Northern Winter Beat
24 26 januar 2019
Northern Winter Read #2: Lubomyr Melnyk

Most concert pianists don’t use the concept of kung fu to describe their musical practice. Luckily that’s not the case with Lubomyr Melnyk.

by Mikkel Brandt

“I think, it’s really important, that people come and hear this live. This is music, you can’t experience on recording.”

Ukrainian pianist and composer Lubomyr Melnyk is with me on a line from Sweden, where he’s currently working on a new piece.

”I’ve been playing the piano all my life. Since I was a small child. So the piano has been the most important element of my life, really.”

Since the 1970s Melnyk has developed a special piano technique that he describes under the term “continuous music”. A way of playing, that according to the Paul Simpson written biography on allmusic.com “involves playing extremely rapid, complex patterns of notes, often while holding down the sustain pedal in order to produce overtones. The result is a dense cascade of sound that can be trance-inducing for both the performer and the listener.“

The latter I can personally confirm from hearing Mr Melnyk in action at this year´s Ujazz festival in Aarhus in September. At this occasion people were sitting on the floor, when this calm piano wizard came out of the blue and played music, that made us drift away, and in between talked about topics including clouds, time, and the reality bending qualities of the new season of “Twin Peaks”.

“I believe, I would almost say, that I know, that it’s a beautiful experience for the audience to hear continuous music. I think, it’s very refreshing for the soul, and mentally it’s kind of going on a holiday from life, taking a break for a couple of hours, and just entering this world of continuous music,” Melnyk says.

 According to him the nature of his music can’t be summed up easily:

“It’s almost impossible to describe, because it has changed so much over the years. In the beginning it was a branching out from American minimalism.”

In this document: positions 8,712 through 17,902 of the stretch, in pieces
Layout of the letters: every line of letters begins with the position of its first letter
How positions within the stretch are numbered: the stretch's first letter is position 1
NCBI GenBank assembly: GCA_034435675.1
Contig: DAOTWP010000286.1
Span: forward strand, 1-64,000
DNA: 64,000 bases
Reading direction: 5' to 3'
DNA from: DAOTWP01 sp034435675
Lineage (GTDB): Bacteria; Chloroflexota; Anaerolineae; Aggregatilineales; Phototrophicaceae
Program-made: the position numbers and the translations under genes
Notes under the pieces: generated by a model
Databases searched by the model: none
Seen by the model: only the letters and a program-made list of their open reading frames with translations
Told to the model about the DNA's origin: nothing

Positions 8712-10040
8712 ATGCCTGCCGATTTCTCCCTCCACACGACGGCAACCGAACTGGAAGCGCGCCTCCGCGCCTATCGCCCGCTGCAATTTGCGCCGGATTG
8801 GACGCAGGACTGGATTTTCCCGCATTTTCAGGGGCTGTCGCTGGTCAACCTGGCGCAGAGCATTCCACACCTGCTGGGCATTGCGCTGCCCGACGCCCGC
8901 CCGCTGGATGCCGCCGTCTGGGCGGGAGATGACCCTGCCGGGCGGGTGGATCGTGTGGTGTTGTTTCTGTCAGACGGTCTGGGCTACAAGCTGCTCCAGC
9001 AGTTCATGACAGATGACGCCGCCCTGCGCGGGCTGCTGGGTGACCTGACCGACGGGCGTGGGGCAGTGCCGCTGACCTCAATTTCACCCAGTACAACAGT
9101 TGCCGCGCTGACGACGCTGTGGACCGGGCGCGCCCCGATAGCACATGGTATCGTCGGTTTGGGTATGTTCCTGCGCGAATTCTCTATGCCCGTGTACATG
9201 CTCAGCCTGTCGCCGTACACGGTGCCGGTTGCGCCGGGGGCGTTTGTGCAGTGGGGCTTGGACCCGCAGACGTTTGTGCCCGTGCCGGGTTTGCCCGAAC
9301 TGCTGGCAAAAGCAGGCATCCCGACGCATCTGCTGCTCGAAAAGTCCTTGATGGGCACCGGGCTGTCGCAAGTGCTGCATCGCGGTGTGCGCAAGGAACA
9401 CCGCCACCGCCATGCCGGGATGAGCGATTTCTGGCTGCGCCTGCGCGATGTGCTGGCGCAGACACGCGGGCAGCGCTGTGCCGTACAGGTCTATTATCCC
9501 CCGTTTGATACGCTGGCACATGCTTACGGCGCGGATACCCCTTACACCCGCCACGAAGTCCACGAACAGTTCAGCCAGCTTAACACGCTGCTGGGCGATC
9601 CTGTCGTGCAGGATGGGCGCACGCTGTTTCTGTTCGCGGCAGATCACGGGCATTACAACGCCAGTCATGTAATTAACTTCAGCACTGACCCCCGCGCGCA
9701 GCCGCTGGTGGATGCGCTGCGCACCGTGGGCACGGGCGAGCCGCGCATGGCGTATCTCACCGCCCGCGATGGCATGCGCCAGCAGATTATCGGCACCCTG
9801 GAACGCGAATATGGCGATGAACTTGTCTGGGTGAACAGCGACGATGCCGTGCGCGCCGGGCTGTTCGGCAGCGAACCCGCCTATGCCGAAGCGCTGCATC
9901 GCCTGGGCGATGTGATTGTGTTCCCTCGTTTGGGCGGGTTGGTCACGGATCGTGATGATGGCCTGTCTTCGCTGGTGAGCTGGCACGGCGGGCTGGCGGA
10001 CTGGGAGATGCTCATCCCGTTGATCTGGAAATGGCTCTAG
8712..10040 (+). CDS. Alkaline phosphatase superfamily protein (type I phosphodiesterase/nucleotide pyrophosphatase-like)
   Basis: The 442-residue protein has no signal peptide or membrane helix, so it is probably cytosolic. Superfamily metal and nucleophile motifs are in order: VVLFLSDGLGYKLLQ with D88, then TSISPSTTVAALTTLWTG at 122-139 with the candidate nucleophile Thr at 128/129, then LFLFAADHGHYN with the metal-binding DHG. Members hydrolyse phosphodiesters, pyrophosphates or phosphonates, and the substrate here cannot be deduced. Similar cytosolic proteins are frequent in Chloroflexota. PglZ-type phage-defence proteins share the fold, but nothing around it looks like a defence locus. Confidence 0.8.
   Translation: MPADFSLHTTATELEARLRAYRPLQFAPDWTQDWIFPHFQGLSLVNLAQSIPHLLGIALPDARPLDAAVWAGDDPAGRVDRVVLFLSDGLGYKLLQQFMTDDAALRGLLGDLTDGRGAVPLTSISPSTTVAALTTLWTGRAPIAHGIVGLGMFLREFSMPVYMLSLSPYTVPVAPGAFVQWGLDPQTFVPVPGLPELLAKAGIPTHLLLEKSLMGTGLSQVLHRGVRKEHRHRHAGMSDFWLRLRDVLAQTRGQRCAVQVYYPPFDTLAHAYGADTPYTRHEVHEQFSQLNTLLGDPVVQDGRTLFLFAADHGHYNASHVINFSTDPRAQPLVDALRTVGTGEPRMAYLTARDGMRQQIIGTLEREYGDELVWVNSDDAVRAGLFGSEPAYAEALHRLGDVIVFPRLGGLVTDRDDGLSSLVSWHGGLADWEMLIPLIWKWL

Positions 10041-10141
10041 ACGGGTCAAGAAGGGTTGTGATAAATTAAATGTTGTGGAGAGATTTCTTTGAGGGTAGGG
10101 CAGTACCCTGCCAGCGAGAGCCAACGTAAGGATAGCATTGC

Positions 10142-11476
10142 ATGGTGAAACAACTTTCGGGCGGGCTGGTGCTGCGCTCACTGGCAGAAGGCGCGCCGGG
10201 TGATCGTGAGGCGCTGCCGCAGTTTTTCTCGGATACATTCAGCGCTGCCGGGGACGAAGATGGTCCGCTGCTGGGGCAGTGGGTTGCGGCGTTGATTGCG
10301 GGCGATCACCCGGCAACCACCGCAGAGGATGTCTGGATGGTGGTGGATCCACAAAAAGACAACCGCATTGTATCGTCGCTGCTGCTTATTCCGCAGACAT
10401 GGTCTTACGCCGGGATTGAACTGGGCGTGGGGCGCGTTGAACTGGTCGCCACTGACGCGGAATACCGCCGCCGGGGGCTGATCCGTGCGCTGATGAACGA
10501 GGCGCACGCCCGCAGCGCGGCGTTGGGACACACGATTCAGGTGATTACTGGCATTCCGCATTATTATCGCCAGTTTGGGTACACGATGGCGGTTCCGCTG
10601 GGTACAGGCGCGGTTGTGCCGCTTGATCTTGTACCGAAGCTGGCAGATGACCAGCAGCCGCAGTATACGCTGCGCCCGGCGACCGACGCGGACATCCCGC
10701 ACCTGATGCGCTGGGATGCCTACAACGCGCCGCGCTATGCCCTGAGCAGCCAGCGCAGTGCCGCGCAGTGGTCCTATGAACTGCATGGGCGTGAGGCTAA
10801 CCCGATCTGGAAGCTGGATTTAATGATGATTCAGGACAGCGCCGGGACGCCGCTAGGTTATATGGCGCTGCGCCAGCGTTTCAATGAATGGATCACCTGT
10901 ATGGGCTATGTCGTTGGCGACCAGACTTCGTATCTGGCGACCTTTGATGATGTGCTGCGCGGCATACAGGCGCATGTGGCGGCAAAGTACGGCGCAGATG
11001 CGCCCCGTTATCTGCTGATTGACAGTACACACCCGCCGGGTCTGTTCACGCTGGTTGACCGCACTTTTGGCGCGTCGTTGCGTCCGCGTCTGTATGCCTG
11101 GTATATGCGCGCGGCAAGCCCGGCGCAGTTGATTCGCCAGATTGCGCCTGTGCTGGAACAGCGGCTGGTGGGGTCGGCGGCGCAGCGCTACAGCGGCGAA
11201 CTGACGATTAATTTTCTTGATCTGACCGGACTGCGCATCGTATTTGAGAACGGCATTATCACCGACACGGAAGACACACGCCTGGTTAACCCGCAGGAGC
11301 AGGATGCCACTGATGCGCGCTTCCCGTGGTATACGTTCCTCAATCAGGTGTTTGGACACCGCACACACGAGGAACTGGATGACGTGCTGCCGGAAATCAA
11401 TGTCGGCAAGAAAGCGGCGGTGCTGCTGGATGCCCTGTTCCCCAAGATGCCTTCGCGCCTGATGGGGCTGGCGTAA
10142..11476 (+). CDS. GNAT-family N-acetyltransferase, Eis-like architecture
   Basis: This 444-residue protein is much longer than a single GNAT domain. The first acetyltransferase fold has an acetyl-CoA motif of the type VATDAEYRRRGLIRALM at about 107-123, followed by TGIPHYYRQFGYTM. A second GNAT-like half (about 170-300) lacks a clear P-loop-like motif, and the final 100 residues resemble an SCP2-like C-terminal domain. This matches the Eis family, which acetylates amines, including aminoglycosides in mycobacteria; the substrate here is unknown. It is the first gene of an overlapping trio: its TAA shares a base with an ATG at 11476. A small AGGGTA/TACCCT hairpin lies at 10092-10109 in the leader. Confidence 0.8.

This musical connection, that he draws here, can for example be heard in the pulsing repetitiveness, which also characterised composition methods used by New Yorker minimalists – such as Terry Riley and Steve Reich – in the 1960s and -70s.

 “So it was a branching out from that into the classical world, where it was taking those ideas and then adding classical technical ability to it,” he points out.

 


 Keyboard kung fu

The artistic vision behind continuous music was – among numerous other influences – lit by a mix of philosophy studies, the cultural explosion of the hippie era, Joseph Haydn, and the early works by David Lynch.

 “That was the beginning. But then it grew into much more than that,” Melnyk tells me.

 “Basically I started to realize, that this technique was a physical energy. It was actually a complete transformation of my body. Like the flesh of my body was being transformed into something new and different.”

 Melnyk emphasizes how technical skills take him to a level, where the music “simply flows easily like a river stream.”

 “It’s like breathing. It’s not difficult at all, once the technique has transformed your body into a functioning entity. The time and the music simply float out of you with no effort. So it’s really a beautiful thing,” he says.

 


 

“The continuous music piano technique is very spatial. Very related to kung fu. Playing continuous music on the organ is not kung fu, because the piano requires phenomenal activity on several dimensional planes,” he states and points out, that his training as classical pianist is essential for continuous music.

 “It was crucial for my vision, for what continuous music could be, that I was trained classically. But the actual music world of the classics does not in any way support continuous music, nor even recognizes it. This is something I had to accept over a long period of time.”

 Even though Melnyk is known for his speed – and ability to play 19 notes per second in each hand – melody also plays an important part in his work. But that was something that was introduced gradually:

“The actual technique had to be developed a stage higher in order to be able physically to add melody into this row of notes. Because that required a phenomenal new dimension of activity the mind, in the body, and in time.”

 Melnyk describes, how his music changes character, as he gains new abilities:

“My hands and my body develop further and further into higher and higher levels, the longer I play. So, it’s extremely easy to do these things, because I’ve been playing for so long. And for any pianist, that will start to learn this music, it get’s easier and easier and more pleasant. This is one of the beautiful things about continuous music, that it’s such a joy to play, physically, spiritually, and mentally,” he says.

 “It’s taken me forty-five years, or more, to become the pianist, I am. And every year I become more and more of a pianist.” 

Experience Lubomyr Melnyk’s continuous music at Northern Winter Beat 2019 January 26th at Utzon Centeret